Macmillan Childrens Publishing Group

Her Name Is Rose

A Novel

Christine Breen

St. Martin's Press

MORE ABOUT THIS BOOK

One



The nurse who performed the X-ray had a magenta streak in her short dark hair. She had a Dublin city accent and her name began with "L." Maybe it was Letitia? Loretta? Latara, maybe? Iris had been too apprehensive to listen. In the center of the windowless room stood an old diagnostic thing, a white metal machine. By the door was a black plastic chair with chrome legs and in the corner, a half-wall-half-glassed-in partition, inside of which L stood. Half-hidden.

It had been one of those days for Iris. That morning her editor had asked her to call in to the offices of The Banner County News and she'd arrived thinking he was going to offer her a permanent spot. He'd sat her down. What he offered was coffee. He'd never done that before. Then he propped his short legs in their beige cords against the desk (a somewhat Scandinavian-looking piece, very minimalist) and explained the newspaper was taking a new direction. They didn't see gardening articles as appealing to the newspaper's current market.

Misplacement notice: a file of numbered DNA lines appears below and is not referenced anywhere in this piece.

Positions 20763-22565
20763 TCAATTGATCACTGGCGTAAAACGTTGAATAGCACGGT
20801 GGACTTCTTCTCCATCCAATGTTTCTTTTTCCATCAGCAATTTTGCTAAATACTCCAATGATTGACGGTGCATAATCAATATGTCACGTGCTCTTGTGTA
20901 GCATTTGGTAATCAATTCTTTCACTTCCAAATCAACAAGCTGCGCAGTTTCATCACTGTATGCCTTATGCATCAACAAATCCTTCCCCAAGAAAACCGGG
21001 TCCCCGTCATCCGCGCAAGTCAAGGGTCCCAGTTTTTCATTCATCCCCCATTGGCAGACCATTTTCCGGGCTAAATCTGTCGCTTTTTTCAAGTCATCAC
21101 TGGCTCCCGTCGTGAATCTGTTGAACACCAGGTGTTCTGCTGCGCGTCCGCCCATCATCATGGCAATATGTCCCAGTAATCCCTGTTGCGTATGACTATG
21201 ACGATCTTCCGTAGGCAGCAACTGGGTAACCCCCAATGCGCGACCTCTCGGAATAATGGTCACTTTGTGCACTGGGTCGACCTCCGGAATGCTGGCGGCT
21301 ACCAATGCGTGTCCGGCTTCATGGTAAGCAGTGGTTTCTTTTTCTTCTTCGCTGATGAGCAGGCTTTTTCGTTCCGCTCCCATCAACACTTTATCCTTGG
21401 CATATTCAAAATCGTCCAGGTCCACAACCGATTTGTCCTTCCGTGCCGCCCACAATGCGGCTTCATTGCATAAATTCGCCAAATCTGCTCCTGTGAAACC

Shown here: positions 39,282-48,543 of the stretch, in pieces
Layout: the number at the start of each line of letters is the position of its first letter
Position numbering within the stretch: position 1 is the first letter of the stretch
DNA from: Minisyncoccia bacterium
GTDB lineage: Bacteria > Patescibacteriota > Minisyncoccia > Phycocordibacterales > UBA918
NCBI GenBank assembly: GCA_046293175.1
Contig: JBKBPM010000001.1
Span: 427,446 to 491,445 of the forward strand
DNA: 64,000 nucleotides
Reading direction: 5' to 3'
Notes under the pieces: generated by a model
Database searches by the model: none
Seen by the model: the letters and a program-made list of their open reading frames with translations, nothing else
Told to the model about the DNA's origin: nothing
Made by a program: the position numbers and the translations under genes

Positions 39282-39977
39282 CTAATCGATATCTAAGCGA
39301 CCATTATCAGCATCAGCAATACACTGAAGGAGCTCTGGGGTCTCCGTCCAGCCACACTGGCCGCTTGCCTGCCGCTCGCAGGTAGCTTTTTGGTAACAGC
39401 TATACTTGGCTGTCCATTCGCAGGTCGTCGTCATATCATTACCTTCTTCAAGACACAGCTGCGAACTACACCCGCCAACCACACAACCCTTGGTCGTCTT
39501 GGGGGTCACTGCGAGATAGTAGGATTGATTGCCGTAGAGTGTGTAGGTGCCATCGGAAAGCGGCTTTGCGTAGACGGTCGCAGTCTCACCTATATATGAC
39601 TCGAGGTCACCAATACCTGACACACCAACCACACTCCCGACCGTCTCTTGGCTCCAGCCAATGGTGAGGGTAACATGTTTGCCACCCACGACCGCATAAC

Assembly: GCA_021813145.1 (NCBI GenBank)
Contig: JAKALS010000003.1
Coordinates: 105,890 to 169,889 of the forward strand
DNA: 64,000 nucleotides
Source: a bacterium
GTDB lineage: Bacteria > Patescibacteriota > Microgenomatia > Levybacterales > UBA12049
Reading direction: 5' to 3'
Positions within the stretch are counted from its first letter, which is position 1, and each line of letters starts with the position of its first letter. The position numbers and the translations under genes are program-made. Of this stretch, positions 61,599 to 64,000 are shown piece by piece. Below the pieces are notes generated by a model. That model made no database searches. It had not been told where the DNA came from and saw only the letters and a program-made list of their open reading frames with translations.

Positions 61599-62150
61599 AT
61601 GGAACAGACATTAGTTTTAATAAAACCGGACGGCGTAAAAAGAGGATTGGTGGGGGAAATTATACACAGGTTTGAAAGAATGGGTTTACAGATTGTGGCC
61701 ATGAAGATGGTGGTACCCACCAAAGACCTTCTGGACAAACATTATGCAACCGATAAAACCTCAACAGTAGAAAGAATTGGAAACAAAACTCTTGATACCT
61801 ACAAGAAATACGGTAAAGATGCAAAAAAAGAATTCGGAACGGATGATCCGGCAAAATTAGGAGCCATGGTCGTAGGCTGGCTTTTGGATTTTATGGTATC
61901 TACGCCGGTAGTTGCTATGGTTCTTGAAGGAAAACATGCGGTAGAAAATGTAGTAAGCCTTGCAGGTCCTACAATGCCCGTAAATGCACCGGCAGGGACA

"Of course, I love your pieces. Even read them. But, that's progress isn't it?" He looked at his watch. "I'm sorry. I have to tell all the freelancers today. Not just you. There's crosswords. He has to go, too. And the books guy."

Iris had looked out through his wooden blinds onto the street.

"I know, Iris. Rotten luck. But it's coming down from the board. Things are tight and we have to cut. Cut, cut. You know how it is these days." Arthur Simmons was the son of the owner of the paper and ten years her junior, and for a moment she had thought how stupid his hair looked, sticking up like a modern mohawk. He hadn't even got it right. And he was too old for it. And he certainly didn't know how it was these days.

She felt he was expecting her to say something but as she hadn't, he straightened away from the desk and looked down on her. She was looking at the fine wool floor covering.

"Are you all right?"

She had forced herself to turn her upset face to him.

"If not coffee, tea maybe?"

"No." She ran her hands through her hair, then smoothed it. "I've got to be somewhere." She stood up. "As of when?"

"Sorry?"

"When do I finish?"

"Well. Actually..." His hands were in his pockets and he rocked back on his heels. He had an apologetic look on his face. "As of today ... so sorry."

She had looked at him for one long moment. His face had reddened. Was he sorry?

"I just thought ... it was going well," she said. "I've been getting questions from readers, you know. 'What's the best time to prune an apple tree?'"

"Iris, please."

"'When can I move my peonies?' 'When's the best time to transplant carrots?'"